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28mm Lenses: The Secret Ingredient For Achieving A Film Look

For those of you that follow this blog regularly, you know that achieving a filmic look when shooting digitally is very important to me and something I often write about. My recent article ‘How To Make Video Look Like Film’ outlined a lot of basic techniques that when implemented can drastically help to improve your digital cinematography and truly make it more film like. But something that I didn’t delve into in detail in that article was lensing choices – specifically wide angle vs. telephoto.

Probably one of the biggest misconceptions about achieving a filmic look, is that long telephoto lenses and shallow depth of field are a necessary part of the equation. Since the 5D was introduced and razor shallow depth of field became easily achievable, just about every low budget indie film went down the path of shooting a lot of long lens shallow DOF shots in an attempt to make their film ‘more cinematic’. The irony though, is that since so many filmmakers went crazy for the ultra-shallow DOF look and used it to death over the past 5 years, it’s now become one of the biggest giveaways that a film was made on a DSLR and probably on a very low budget. Unfortunately, shooting on wider lenses (and for some even normal lenses like the 35mm) has become a lost art. This is really a shame because one of the most used lenses in the history of cinema and therefore one of the keys to unlocking a cinematic look when shooting digitally is the 28mm wide angle lens.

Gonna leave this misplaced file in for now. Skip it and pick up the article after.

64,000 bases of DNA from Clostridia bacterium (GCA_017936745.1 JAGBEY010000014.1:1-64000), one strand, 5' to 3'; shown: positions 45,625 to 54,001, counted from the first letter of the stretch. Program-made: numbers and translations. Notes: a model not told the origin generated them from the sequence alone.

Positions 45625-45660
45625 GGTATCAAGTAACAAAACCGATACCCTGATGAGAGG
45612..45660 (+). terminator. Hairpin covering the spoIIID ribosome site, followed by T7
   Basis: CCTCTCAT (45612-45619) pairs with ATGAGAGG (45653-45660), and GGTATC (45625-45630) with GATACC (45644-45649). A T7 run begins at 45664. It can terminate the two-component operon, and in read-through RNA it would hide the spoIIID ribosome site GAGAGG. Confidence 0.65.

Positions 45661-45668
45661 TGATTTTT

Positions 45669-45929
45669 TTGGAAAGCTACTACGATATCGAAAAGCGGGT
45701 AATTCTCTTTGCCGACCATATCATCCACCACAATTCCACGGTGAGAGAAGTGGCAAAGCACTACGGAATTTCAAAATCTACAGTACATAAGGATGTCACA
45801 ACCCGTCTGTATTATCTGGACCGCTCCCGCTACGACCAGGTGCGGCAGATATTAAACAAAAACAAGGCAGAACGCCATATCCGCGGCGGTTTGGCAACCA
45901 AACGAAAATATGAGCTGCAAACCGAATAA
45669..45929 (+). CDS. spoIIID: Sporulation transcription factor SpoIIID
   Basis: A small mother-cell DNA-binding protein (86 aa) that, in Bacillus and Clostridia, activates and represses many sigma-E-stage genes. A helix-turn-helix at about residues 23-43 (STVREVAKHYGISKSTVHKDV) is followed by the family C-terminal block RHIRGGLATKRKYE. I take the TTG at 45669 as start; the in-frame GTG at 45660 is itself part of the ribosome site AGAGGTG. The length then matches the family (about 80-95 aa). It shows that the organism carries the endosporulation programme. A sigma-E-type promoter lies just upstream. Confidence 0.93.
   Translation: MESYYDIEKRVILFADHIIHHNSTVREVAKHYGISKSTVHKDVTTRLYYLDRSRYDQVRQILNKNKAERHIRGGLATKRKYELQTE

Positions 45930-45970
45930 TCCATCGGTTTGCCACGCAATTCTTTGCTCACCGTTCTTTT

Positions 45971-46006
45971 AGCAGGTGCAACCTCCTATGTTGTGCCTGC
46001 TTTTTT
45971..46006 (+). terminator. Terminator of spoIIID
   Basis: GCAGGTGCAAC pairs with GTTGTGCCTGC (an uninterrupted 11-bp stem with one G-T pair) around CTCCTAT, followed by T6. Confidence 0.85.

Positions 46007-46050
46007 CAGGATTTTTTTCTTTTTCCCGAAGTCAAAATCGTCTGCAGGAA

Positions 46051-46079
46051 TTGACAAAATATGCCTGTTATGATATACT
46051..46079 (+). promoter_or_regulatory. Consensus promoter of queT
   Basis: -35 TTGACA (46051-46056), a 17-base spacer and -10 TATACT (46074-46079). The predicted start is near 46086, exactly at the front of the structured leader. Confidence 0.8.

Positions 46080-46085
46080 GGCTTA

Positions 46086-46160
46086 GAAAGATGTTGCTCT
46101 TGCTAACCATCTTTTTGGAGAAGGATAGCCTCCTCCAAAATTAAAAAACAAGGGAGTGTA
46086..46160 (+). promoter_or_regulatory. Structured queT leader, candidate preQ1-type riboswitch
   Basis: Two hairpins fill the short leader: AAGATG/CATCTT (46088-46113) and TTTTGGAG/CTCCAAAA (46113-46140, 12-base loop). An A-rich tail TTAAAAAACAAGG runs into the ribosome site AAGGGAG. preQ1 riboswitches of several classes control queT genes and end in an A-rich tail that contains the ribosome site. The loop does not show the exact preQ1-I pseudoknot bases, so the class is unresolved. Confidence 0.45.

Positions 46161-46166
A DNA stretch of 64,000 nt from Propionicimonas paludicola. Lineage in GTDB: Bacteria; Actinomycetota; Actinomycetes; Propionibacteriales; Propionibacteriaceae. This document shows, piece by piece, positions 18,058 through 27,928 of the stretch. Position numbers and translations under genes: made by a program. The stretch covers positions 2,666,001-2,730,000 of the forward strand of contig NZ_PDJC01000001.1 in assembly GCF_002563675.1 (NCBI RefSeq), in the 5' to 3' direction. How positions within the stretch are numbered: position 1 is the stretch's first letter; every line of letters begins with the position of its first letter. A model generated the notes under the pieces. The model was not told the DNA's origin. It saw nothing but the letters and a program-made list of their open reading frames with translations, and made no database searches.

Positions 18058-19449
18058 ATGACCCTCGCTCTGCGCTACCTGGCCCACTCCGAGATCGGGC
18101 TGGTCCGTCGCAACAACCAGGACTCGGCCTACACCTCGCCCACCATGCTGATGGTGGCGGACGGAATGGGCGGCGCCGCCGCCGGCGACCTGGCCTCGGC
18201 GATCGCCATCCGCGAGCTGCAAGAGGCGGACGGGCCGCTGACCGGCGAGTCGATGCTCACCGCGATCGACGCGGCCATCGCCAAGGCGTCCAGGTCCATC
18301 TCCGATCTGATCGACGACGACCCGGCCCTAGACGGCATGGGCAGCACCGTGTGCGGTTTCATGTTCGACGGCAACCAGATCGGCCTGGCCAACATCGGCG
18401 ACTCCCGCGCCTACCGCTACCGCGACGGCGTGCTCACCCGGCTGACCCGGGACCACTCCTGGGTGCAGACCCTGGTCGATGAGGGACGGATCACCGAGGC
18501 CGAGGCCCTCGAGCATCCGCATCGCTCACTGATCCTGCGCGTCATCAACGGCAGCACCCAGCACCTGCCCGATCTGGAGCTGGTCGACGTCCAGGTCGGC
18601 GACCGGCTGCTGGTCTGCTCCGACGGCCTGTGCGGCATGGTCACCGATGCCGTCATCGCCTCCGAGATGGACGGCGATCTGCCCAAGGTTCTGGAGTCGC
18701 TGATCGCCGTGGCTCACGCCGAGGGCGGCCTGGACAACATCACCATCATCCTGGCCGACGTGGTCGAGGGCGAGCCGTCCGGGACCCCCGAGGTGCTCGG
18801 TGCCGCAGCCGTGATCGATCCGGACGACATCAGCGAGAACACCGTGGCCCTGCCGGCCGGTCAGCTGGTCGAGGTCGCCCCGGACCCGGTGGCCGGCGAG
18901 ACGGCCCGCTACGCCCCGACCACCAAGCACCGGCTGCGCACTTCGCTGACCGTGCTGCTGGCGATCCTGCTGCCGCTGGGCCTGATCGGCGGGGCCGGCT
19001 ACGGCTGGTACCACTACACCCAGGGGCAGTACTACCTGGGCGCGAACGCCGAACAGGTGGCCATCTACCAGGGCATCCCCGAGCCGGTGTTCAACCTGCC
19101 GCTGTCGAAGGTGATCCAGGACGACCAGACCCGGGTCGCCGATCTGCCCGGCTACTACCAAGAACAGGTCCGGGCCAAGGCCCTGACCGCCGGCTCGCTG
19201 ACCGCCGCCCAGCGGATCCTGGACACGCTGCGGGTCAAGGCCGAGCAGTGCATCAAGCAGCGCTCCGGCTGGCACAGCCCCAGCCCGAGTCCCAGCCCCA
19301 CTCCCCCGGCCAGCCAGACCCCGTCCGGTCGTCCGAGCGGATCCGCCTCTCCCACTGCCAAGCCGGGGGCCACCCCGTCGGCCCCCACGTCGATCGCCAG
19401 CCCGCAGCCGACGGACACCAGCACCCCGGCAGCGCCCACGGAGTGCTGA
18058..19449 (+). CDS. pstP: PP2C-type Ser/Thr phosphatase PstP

Goodfellas 3

Before we discuss the seemingly magical 28mm focal length, it’s important to recognize why shooting long lens/shallow DOF throughout your film can be the furthest thing from cinematic.